Last month, the Los Angeles housing market experienced it's smallest price gains in three years, but you wouldn't know it in some neighborhoods. Redfin has released the data for LA housing sales in September, and it's becoming clear where people want to live these days: Northeast LA, along with hipster fave Echo Park, absolutely dominated the housing market last month, and all signs point to that trend continuing in the future. The median housing price is now above $600,000 in every single Northeast LA neighborhood, and most places don't last on the market longer than 15 days.
Highland Park had a 17.9 percent jump in median housing price, bringing it up to $615,900, more than $100,000 higher than just a year ago. Other Northeast LA neighborhoods saw a similar boost in median price, most notably Glassell Park (up 14.2 percent) and Eagle Rock (9.3 percent).
But the big winner in the eastish-side price wars was Echo Park, where the median price shot up 27.9 percent. The median price for a home in Echo Park is now $735,900, up $205,000 from a year ago. On average, sellers are getting 104.5 percent of their asking price in EP. Neighboring Silver Lake is just a shade behind with a median price of $780,100 and houses selling on average for 103.2 percent of the asking price; still, unlike soaring Echo Park, Silver Lake's median is down a touch over last year.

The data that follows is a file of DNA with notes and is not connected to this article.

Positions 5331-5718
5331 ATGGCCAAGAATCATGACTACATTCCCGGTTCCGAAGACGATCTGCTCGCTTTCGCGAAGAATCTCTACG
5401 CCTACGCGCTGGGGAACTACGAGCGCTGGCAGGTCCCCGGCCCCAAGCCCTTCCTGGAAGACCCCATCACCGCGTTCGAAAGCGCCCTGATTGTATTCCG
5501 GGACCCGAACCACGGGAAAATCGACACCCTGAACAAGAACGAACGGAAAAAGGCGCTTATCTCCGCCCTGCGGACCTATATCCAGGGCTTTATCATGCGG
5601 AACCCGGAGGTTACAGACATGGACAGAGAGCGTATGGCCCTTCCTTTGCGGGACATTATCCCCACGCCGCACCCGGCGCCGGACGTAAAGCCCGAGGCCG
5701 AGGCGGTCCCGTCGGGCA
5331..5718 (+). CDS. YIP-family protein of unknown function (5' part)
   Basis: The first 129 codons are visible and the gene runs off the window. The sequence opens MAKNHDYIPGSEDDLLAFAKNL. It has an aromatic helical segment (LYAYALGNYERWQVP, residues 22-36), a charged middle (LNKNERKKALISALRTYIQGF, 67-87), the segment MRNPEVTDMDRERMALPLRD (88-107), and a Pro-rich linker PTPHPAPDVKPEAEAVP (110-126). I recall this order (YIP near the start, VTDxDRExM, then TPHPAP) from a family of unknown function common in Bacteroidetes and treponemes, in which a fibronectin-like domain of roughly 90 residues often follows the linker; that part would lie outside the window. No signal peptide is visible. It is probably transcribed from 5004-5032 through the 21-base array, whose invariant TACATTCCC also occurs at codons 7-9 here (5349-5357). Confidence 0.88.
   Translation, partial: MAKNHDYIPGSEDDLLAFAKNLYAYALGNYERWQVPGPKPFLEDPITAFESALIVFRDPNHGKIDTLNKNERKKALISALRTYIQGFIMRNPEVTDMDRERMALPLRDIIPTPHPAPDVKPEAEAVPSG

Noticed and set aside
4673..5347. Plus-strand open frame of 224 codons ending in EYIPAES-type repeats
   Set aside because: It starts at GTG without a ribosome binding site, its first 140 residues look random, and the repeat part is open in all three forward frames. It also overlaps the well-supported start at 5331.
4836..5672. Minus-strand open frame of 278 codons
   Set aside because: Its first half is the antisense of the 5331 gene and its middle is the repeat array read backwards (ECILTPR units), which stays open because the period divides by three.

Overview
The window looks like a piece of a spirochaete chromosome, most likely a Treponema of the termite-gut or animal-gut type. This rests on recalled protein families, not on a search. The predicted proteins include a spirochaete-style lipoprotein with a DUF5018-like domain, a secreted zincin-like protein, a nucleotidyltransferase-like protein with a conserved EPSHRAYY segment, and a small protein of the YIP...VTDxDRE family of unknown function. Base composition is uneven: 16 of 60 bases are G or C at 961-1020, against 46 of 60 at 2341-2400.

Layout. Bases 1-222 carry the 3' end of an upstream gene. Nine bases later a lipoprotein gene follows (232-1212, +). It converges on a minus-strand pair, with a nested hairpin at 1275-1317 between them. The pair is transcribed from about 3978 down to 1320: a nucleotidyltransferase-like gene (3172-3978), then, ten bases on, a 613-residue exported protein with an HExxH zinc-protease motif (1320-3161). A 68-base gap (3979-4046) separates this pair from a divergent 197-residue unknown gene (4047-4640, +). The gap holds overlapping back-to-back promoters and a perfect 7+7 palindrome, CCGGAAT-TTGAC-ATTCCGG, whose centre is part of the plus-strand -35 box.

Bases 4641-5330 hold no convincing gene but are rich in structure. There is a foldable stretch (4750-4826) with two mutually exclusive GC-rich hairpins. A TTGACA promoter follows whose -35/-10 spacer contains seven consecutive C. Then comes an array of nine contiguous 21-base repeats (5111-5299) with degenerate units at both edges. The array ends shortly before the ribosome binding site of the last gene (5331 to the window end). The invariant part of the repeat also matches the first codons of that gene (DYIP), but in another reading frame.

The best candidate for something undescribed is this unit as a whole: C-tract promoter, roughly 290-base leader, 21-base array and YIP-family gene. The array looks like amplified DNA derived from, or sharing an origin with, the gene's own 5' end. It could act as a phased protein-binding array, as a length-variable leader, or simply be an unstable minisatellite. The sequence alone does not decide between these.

Over on the Westside, Cheviot Hills is also making some noise—the median price in that neighborhood was up 37.2 percent in September, clocking in at $1.79 million.
Maybe it's all the droughtshaming, but Beverly Glen experienced a steep decline in its median, dropping 49.1 percent from last year. On average, Beverly Glen sellers were getting just 95.4 percent of their average asking price, the lowest sale-to-list percentage in all of Los Angeles.
Housing prices in LA overall were up 3.8 percent in September from where they were last year, the smallest increase since June 2012. Sales continued a four-month upward trend, ticking up 9 percent in September. Inventory is down for the seventh straight month, falling 8.6 percent despite 6,000 new places hitting the market in September.
Check out the rest of the numbers here: